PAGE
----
DC General Homeless Shelter to Close This Year, Mayor Says - NBC4 Washington
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DC General Homeless Shelter to Close This Year, Mayor Says

A Georgetown University student who lived at the shelter for two and a half years spoke about her time there

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    NEWSLETTERS

    Georgetown Student Looks Back at Life in DC General

    Rashema Melson is a junior at Georgetown University today, but for two and a half years, she lived with her family in the D.C. General homeless shelter. As city officials announced they will close the shelter, Melson spoke with News4's Mark Segraves about what staying there gave her. (Published Monday, Jan. 22, 2018)

    The homeless shelter in the dilapidated former D.C. General hospital building will close by the end of the 2018, Mayor Muriel Bowser said Monday.

    The 242 families that live in the shelter, including more than 400 children, will gradually be moved to permanent housing or short-term shelters spread across the city.

    “We know we can and must do better than D.C. General, and with the new, smaller short-term family housing, we will be able to get more of our most vulnerable families connected to the services they need to get back on their feet and into permanent housing," Bowser said in a statement.

    The city expects that D.C. General can be closed this fall.

    New Homeless Shelters Planned for Each Ward in D.C.

    [DC] New Homeless Shelters Planned for Each Ward in D.C.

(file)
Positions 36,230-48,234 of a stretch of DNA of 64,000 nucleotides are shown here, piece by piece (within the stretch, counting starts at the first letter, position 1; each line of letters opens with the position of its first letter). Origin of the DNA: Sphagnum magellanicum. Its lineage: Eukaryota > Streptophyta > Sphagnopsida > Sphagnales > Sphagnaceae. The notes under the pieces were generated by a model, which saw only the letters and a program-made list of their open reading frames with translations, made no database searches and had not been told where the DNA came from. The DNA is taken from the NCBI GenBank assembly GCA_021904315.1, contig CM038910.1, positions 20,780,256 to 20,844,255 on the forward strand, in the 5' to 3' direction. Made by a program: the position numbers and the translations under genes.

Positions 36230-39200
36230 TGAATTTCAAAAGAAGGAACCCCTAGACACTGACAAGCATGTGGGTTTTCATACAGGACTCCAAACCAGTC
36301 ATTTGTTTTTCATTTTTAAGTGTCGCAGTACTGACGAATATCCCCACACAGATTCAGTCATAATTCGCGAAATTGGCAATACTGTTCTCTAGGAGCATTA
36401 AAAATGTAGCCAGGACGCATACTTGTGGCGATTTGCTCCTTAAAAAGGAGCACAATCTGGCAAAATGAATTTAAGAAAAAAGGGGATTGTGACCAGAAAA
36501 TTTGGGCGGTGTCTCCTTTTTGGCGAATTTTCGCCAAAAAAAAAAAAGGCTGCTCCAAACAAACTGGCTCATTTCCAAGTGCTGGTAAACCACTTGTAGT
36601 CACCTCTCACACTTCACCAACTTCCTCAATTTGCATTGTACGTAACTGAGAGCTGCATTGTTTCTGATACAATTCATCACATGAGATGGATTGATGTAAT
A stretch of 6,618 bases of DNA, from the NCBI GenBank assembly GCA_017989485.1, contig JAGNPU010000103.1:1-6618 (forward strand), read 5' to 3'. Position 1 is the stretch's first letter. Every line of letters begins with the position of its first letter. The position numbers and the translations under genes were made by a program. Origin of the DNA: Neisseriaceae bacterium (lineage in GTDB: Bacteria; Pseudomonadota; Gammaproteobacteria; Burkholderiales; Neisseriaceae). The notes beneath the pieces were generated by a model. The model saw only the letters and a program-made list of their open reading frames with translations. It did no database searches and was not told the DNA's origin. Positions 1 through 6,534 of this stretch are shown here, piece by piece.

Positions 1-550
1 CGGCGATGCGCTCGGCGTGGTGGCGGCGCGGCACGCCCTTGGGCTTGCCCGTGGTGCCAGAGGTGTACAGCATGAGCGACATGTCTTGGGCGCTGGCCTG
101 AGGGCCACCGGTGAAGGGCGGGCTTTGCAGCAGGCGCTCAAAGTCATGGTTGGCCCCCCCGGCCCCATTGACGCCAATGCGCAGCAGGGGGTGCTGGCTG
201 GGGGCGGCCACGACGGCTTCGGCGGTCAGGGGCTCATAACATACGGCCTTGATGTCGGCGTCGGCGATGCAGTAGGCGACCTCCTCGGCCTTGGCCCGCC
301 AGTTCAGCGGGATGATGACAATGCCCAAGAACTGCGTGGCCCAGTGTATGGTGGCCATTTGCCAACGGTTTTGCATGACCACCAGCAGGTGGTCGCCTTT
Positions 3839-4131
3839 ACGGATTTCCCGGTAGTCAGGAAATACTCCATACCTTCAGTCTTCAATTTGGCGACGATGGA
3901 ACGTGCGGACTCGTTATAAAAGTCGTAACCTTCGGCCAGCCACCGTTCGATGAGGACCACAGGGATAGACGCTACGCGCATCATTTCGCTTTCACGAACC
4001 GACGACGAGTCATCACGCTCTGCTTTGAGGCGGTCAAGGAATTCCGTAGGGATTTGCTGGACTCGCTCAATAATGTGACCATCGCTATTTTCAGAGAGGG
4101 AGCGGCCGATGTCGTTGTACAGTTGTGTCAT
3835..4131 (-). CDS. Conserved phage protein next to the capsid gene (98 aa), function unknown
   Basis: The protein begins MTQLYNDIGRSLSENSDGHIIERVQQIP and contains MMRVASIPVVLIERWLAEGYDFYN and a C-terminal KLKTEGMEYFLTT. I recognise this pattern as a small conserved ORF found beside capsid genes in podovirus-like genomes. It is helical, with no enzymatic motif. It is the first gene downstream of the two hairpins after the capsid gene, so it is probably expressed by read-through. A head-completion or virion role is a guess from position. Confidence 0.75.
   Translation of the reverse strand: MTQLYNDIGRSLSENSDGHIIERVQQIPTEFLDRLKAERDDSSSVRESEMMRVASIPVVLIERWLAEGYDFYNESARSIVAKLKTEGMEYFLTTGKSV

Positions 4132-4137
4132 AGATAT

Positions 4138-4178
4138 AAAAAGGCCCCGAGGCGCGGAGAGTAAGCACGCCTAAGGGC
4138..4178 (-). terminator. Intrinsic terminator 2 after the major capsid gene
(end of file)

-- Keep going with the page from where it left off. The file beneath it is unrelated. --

Officials are moving forward on a plan to close D.C. General. News4's Mark Segraves reports.
    (Published Tuesday, Nov. 24, 2015)

    In May 2016, members of the D.C. Council approved a plan to close the shelter and open smaller shelters on city-owned land in each of the city's eight wards.

    D.C. General became a political lightning rod for former Mayor Tony Williams, who closed the hospital in 2001. Then, in 2010, D.C. began using it to house homeless families.

    Georgetown University junior Rashema Melson lived at D.C. General for two and a half years, sharing a crowded room with her mother and two brothers.

    She said she thinks of the shelter when she hears her college friends complain about living in cramped dorm rooms.

    "People say, 'Oh, these rooms are so small.' And it's like, for a long time, I've lived like this. Or we lived in abandoned houses. It's like, you should be lucky to go home and have your own room, your own bed," she said. "I think people take those things for granted."

    Bowser previously said the new shelters would be safer than D.C. General. Eight-year-old Relisha Rudd disappeared from the shelter in March 2014. She was last seen with a janitor who worked there. He later committed suicide.

    Photo credit: NBCWashington

    Bowser had originally proposed closing D.C. General and building shelters on privately owned land. The Council changed the plan in favor of building the shelters on publicly owned land, which D.C. Council Chairman Phil Mendelson said could save taxpayers more than $100 million.

    The change led to a heated battle in which the mayor cursed at Mendelson, WAMU reporter Martin Austermuhle reported.

    "You're a f---ing liar! You know it can't close in [2018]!" the mayor shouted, a tweet by Austermuhle said.

    Melson, the Georgetown student who lived in the shelter, said her time there inspired her to study social justice. Next, she wants to go to medical school.

    "I really want to give back and help the community and be a voice to the people," she said.

    She's not the only one in her family who found success living at D.C. General; her brother just received a football scholarship to Syracuse University.

    Only on 4: DC General Homeless Shelter Needs Emergency Repairs

    [DC] Only on 4: DC General Homeless Shelter Needs Emergency Repairs
    Only on 4, the fire marshal is threatening to order the shutdown of the D.C. General homeless shelter unless emergency repairs are made to the fire alarm system. The News4 I-Team’s Scott MacFarlane obtained records that show the system is not functioning properly.
    (Published Friday, Nov. 18, 2016)